Do you really want to do this?
Whitehorse to the Alaska Pipeline/Dalton Highway
1000 Miles / 1600 Km
7 to 12 days of 18 hours solid paddling
Monday July 21st, 2014
This race is the longest canoe and kayak race in the world, by far.
This is no ordinary race. It is best described as an expedition race. You need to be a strong paddler, and a strong-willed paddler. You have to be a competent and experienced wilderness traveller.
The Yukon River is a big, fairly fast-moving river, but there is very little whitewater: there are 2 class 2 rapids, one of which you can completely avoid. The other is harmless if run correctly. But it is a big, exposed and wild river. When the wind blows the river can get rough: waves can be over a metre high. It can rain, cold heavy continuous rain, for days. That is hard when you are in a hurry. Everything gets wet: your clothes, your tent, your sleeping bag. This race is not always fun. If you are mentally and physically fit then you can do this race and the sense of achievement makes it all worthwhile.
This race is only run in even numbered years. The next race is in 2014.
A long weekend race on a different Yukon river each year
Saturday August 16th, 2014
Nisutlin River for 2014
While the Yukon 1000 is a LONG endurance paddling event, the Yukon 360 is merely long. The 2011 race was 360Km long, as was the 2009 race. This is 20% longer than the 2010 race, on faster water, but in much nastier weather. The '09 and '11 races took a took a little bit longer. In 2012, we also ran the race on the Nusutlin River. This is a smaller river, and shorter, from the put in at the campsite 188 Km down river, followed by 10 Km on Teslin Lake at the end. The Nusutlin is a slower moving river, so it is still a two day race.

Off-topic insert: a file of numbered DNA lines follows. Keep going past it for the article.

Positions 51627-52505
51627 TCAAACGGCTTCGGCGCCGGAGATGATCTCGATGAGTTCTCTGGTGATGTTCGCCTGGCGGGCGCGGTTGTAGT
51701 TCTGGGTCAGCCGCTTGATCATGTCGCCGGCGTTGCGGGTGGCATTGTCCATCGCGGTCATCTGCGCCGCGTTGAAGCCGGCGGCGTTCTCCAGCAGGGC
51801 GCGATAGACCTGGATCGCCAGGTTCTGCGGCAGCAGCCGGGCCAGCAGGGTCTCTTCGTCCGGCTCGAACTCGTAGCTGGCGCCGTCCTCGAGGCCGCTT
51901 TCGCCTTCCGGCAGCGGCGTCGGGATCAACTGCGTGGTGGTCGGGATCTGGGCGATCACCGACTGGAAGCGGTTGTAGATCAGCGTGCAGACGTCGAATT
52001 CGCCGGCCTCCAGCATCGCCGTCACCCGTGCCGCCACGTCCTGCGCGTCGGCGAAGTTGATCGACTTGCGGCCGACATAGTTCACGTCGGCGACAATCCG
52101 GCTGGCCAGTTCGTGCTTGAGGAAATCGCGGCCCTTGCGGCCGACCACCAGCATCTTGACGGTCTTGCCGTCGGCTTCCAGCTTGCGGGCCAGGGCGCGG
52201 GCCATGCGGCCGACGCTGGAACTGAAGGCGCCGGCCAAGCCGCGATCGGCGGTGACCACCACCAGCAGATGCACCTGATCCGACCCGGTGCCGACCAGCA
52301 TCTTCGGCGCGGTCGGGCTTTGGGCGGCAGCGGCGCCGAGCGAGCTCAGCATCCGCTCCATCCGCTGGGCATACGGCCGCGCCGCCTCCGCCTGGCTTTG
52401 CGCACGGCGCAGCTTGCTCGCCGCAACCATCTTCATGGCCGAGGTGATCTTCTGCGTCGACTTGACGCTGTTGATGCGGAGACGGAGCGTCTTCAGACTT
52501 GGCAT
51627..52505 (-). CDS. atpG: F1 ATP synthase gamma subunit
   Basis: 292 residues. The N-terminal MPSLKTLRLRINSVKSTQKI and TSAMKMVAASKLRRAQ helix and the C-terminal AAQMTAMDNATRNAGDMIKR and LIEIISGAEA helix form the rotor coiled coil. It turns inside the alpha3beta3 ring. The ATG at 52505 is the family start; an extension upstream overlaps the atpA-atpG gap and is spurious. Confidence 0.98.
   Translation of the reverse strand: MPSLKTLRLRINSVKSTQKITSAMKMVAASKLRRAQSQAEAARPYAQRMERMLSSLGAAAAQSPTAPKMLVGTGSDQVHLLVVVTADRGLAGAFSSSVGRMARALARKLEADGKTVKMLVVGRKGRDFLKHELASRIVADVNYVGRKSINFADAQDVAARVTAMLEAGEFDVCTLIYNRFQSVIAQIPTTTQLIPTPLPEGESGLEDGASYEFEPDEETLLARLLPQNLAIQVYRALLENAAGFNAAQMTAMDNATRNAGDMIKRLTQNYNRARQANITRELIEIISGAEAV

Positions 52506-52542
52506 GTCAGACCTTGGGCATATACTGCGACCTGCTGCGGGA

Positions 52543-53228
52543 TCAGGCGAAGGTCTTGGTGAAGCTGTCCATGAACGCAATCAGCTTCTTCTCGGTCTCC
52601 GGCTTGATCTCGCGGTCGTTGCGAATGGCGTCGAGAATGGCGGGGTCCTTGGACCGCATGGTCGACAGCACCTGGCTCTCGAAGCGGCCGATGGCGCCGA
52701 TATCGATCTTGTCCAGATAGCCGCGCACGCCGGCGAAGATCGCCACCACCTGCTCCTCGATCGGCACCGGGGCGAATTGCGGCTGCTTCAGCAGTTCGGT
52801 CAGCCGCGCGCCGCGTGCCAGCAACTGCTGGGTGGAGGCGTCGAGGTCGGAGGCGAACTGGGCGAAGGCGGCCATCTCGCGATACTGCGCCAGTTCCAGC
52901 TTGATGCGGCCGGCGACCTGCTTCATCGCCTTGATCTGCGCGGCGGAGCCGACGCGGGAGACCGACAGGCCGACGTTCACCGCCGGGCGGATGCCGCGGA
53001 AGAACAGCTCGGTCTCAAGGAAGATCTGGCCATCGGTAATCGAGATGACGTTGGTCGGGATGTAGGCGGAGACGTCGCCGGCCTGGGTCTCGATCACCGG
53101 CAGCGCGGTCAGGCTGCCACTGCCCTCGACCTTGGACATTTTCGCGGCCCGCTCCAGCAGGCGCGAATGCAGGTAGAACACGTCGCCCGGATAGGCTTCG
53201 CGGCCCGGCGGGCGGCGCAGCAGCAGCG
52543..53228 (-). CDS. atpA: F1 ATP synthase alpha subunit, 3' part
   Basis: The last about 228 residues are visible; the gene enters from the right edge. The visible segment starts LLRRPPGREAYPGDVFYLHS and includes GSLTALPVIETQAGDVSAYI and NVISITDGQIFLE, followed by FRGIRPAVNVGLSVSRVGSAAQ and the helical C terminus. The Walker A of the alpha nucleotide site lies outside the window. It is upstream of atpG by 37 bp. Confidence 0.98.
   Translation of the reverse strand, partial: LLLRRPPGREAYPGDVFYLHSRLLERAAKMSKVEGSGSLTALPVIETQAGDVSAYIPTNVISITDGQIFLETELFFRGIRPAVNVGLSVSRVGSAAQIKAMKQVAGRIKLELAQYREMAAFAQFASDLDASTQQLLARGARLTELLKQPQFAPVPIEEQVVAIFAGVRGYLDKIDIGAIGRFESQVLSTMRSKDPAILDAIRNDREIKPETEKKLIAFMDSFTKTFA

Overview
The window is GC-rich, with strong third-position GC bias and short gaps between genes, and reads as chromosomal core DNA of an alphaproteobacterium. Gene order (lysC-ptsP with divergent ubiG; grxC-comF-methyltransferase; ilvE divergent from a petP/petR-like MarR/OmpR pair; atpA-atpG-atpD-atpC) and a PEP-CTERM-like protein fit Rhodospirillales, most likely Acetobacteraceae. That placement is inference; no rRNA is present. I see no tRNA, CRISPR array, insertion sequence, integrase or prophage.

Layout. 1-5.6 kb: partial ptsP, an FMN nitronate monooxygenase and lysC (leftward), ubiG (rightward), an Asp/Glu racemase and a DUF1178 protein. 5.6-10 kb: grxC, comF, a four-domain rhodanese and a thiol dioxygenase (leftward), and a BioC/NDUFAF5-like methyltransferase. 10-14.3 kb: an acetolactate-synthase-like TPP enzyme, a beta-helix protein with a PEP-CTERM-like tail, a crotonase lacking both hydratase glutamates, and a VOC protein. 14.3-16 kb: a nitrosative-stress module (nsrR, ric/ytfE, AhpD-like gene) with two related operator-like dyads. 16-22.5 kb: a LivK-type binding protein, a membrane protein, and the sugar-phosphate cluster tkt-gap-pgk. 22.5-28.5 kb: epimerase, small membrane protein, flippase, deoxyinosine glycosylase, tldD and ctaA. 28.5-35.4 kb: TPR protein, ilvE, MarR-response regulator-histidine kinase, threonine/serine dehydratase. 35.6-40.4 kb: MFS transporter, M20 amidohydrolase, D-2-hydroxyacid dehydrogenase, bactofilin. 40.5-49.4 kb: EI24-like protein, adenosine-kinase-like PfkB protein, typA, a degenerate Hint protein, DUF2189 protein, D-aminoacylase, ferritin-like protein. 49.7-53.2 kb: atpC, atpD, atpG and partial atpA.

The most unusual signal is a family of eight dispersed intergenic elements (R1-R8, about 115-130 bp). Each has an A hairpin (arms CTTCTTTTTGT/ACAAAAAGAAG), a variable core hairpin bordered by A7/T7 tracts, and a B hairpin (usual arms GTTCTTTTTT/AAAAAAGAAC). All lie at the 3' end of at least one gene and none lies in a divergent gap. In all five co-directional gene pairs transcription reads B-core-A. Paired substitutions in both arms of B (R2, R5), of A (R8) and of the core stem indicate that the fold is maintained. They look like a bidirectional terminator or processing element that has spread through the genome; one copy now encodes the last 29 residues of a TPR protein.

The 2009 race was marked by a period of unbelievable head winds. The 2010 race was stupidly hot and sunny, over 30°C in the afternoons. In the 2011 race it rained almost continuously from Saturday night right through Monday. 2012 had almost perfect paddling weather, but there was a frost on the Saturday night.
The run on the Dezadeash River last year was complicated by poor weather, uncampable regions and log jams.
Both the 360 and 1000 races are long distance, no frills, unsupported endurance events, and share the same structure. In both races, teams are tracked using Spot™ Devices. Teams are required to make overnight stops (6 hours minimum on the 1000, 8 hours minimum on the 360). Both races feel like, and are, fast expeditions. They are supposed to feel like a race to be the first person to fly across the Atlantic solo in a canoe (or something like that).
No one yet has paddled the Yukon River Quest, Yukon 1000 and Yukon 360 all in one year.